• Start and end class on time
      • One speaker at a time
      • Everyone participates
      • Keep an open mind
      • Focus on "what" and not "who"
      • No "zingers" or put downs
      • No one dominates discussions
      • Share "air time"
      • Be an active listener
      • Create a safe zone
      • Stay on track/topic
      • Agree only if it makes sense to do so

This is not an exhaustive list but it serves as a template to show what students often expect of themselves and of one another. For those instructors who might feel anxious about this process living up to the tried (but sometimes not true) statement of conduct dictated by the instructor in the syllabus, we suggest having all students verbally agree upon and/or sign a final list that is duplicated and distributed for future reference. Often, faculty who use this learner-centered approach feel that the class members have more sense of "buy-in" or ownership of their learning environment where conduct is concerned. As stated previously, many instructors also feel that students are capable of deciding the consequences for breaking the code, but they find that is sometimes necessary to lighten the decided penalty for their classmates' unacceptable behaviors.

Also, let students know that you are ultimately responsible for maintaining a fair learning environment. This may differ from what students feel is fair or unfair. For a good article on what students deem to be fair in the classroom see "That's Not Fair: Understanding Student's Ideas of Classroom Fairness," in The Teaching Professor, Vol. 14, Issue 4.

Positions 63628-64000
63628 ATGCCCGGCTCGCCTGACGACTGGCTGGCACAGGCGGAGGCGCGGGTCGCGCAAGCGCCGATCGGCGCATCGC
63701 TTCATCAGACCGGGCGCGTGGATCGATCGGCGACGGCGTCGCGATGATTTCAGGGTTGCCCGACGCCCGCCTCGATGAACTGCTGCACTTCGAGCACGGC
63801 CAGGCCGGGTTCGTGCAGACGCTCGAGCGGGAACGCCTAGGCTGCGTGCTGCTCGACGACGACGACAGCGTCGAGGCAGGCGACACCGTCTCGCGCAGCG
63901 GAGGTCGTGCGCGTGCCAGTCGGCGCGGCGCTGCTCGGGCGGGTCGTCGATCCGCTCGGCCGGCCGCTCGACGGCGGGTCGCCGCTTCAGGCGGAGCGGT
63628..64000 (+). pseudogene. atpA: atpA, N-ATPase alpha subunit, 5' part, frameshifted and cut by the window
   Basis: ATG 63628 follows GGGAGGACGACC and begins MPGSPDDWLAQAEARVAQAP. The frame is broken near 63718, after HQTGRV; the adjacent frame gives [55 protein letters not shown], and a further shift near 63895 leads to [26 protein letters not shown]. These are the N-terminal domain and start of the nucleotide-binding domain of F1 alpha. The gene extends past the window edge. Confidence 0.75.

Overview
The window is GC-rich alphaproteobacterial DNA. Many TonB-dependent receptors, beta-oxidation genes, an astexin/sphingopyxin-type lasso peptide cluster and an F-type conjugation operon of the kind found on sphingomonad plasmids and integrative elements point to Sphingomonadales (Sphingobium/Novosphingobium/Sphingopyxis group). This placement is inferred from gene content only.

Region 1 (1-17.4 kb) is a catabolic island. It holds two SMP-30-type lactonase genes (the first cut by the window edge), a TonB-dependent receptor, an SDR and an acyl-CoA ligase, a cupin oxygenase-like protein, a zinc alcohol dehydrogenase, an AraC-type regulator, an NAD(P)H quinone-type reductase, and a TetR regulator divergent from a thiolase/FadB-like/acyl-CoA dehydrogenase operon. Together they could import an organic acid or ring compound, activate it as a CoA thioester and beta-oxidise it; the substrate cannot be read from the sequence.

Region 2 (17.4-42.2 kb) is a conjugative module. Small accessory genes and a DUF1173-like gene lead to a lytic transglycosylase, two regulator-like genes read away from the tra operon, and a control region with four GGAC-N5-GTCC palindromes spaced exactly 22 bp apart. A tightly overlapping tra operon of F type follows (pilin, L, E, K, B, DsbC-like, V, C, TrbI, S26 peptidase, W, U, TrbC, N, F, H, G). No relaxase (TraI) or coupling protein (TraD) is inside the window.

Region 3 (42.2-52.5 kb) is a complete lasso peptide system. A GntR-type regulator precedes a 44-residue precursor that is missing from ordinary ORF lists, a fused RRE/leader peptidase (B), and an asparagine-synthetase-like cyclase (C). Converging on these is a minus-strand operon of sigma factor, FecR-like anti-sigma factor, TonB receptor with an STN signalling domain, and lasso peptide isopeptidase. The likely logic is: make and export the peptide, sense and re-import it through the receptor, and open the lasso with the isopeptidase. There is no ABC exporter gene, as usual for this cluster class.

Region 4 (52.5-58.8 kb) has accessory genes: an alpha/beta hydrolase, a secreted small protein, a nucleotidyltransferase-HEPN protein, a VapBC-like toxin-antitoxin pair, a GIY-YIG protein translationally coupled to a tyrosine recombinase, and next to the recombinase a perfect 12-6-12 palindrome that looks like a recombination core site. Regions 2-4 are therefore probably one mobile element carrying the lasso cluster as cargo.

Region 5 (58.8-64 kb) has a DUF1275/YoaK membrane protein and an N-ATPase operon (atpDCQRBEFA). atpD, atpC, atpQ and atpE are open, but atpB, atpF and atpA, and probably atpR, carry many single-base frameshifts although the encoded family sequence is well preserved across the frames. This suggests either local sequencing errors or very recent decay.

Final Advice

  • Create an open atmosphere where dialogue between the students and you is encouraged. Students appreciate immediate feedback.
  • Take two minutes the first day to have students write reactions from the first day, perhaps on the back of that same 3 X 5 card or anonymously if you like.
  • Assess your studentsí comprehension of the class material during each class session and more formally within the first two weeks. The 3x5 card mentioned above is an easy way to do this.
  • Spend some time each class period for approximately two weeks identifying issues that commonly stand in the way of student success and help students learn how to overcome them. Understanding how the brain works can help your students understand their learning processes.
  • Create the atmosphere that you feel is conducive to optimum learning of your content material. Keep in mind how people learn as you do this).
  • Demonstrate that time in the class is important by engaging students in substantive material, such as a paired discussion of the syllabus, or a reading, while completing administrative tasks, such as taking role. Do not end the first class early in order to send students off to purchase the textbook. If they have time constraints recommend an online purchase or purchase prior to the start of class (there are exceptional circumstances that you will want to attend to, but as a general rule - don't let students out early). Those students who come prepared with textbooks the first day will have their actions reinforced by a full menu of activities the first class meeting.
  • Students will appreciate your interest in their learning and if you follow many of the suggestions presented here, they will have begun taking an active part in that learning.